Bone-conduction devices, also referred to as bone-anchored hearing aids, bone-conduction stimulators, or bone-conductor implants, are devices that are implanted or worn. These devices directly transmit sound vibrations to the inner ear, bypassing the ear canal and the middle ear, and stimulating the inner ear through the skull.
These types of hearing devices are suitable for individuals with conductive hearing loss, mixed hearing loss, or single-sided deafness. Bone-conduction devices are good alternatives for individuals who cannot wear hearing aids due to problems in the outer or middle ear.
Bone-conduction devices are comprised of three parts: an external audio processor that contains the battery, microphone, and digital signal processor. These devices can be worn behind the ear and hidden underneath the hair, or be applied to a tooth like a retainer. Some types require a surgically implanted titanium abutment placed behind the ear and embedded in the temporal bone. The titanium abutment secures the external audio processor in place.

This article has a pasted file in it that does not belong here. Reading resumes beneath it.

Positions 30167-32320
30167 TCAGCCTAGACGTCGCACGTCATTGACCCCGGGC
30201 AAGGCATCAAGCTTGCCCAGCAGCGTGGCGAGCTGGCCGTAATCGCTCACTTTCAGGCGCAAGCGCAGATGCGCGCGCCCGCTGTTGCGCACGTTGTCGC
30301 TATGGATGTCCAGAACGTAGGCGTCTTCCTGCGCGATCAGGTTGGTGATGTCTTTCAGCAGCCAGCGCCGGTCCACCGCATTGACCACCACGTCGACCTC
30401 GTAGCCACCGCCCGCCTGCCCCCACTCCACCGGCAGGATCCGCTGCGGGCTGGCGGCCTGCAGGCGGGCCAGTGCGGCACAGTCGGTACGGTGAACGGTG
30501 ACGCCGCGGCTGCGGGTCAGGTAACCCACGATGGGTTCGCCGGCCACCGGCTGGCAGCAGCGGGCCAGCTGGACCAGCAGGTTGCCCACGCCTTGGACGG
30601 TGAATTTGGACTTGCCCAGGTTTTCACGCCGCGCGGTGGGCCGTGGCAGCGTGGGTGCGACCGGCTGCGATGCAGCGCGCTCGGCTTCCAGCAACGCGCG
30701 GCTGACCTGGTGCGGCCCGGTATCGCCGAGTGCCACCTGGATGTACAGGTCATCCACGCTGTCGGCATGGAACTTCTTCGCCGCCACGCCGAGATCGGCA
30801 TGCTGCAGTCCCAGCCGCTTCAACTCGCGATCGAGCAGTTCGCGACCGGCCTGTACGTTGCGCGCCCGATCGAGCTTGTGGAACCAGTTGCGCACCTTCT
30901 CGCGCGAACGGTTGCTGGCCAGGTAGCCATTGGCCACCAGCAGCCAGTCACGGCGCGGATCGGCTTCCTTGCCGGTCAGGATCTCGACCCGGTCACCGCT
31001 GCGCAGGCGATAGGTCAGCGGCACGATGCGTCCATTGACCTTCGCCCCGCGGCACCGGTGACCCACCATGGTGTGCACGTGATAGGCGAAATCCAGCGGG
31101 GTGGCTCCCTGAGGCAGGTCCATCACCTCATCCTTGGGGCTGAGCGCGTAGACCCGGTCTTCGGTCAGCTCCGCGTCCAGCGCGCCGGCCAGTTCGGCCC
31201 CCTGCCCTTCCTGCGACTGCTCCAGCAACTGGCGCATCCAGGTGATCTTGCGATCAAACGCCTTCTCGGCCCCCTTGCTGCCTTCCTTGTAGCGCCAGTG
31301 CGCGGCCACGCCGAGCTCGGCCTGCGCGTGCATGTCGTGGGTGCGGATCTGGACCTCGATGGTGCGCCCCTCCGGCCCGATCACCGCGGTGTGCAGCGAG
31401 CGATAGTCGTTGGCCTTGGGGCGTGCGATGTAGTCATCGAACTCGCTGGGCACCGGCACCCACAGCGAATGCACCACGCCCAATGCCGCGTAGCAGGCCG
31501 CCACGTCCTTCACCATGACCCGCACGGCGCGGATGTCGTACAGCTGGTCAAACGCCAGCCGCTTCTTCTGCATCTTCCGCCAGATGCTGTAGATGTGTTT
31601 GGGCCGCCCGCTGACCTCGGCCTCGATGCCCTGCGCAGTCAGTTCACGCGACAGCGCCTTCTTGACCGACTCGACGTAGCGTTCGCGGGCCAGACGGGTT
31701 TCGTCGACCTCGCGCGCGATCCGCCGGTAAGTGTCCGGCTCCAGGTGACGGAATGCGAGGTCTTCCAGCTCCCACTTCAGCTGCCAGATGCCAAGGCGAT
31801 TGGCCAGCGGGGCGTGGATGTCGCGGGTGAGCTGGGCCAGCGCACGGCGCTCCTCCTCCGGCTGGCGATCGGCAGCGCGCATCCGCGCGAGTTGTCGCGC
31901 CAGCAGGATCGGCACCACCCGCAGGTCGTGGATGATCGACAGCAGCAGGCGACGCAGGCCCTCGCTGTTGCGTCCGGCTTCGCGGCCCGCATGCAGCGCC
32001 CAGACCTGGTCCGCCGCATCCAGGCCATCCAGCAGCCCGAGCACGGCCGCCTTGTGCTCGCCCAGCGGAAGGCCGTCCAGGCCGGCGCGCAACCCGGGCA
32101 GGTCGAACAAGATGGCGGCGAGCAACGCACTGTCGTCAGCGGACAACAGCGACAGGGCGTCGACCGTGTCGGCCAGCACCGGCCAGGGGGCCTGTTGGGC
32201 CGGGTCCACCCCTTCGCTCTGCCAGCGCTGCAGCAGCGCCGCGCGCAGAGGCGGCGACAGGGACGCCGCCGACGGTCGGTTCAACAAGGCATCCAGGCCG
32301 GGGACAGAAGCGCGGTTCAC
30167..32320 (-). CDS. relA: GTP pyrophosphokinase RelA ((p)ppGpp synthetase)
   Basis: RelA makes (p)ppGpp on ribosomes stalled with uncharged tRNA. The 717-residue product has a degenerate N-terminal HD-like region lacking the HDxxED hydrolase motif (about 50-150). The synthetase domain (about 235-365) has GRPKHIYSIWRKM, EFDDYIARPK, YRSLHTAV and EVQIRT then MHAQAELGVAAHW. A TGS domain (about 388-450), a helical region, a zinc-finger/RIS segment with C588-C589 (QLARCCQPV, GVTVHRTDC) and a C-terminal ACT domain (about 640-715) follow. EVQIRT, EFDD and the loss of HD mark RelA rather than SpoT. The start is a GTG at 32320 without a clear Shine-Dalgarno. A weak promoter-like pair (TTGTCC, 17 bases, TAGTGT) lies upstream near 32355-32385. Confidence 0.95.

The audio processor records sound and converts it into signals, which are then transferred through the skin to the titanium implant. The implant transforms the signals into mechanical vibrations that are transmitted to the surrounding bone. The bone conducts the vibrations to the inner ear, where they are converted and transmitted as impulses to the auditory nerve, much like the natural hearing process.
Some bone-conduction devices use magnetic connection. A magnet is implanted against the skull behind the ear and painlessly anchors the sound processor directly to the scalp.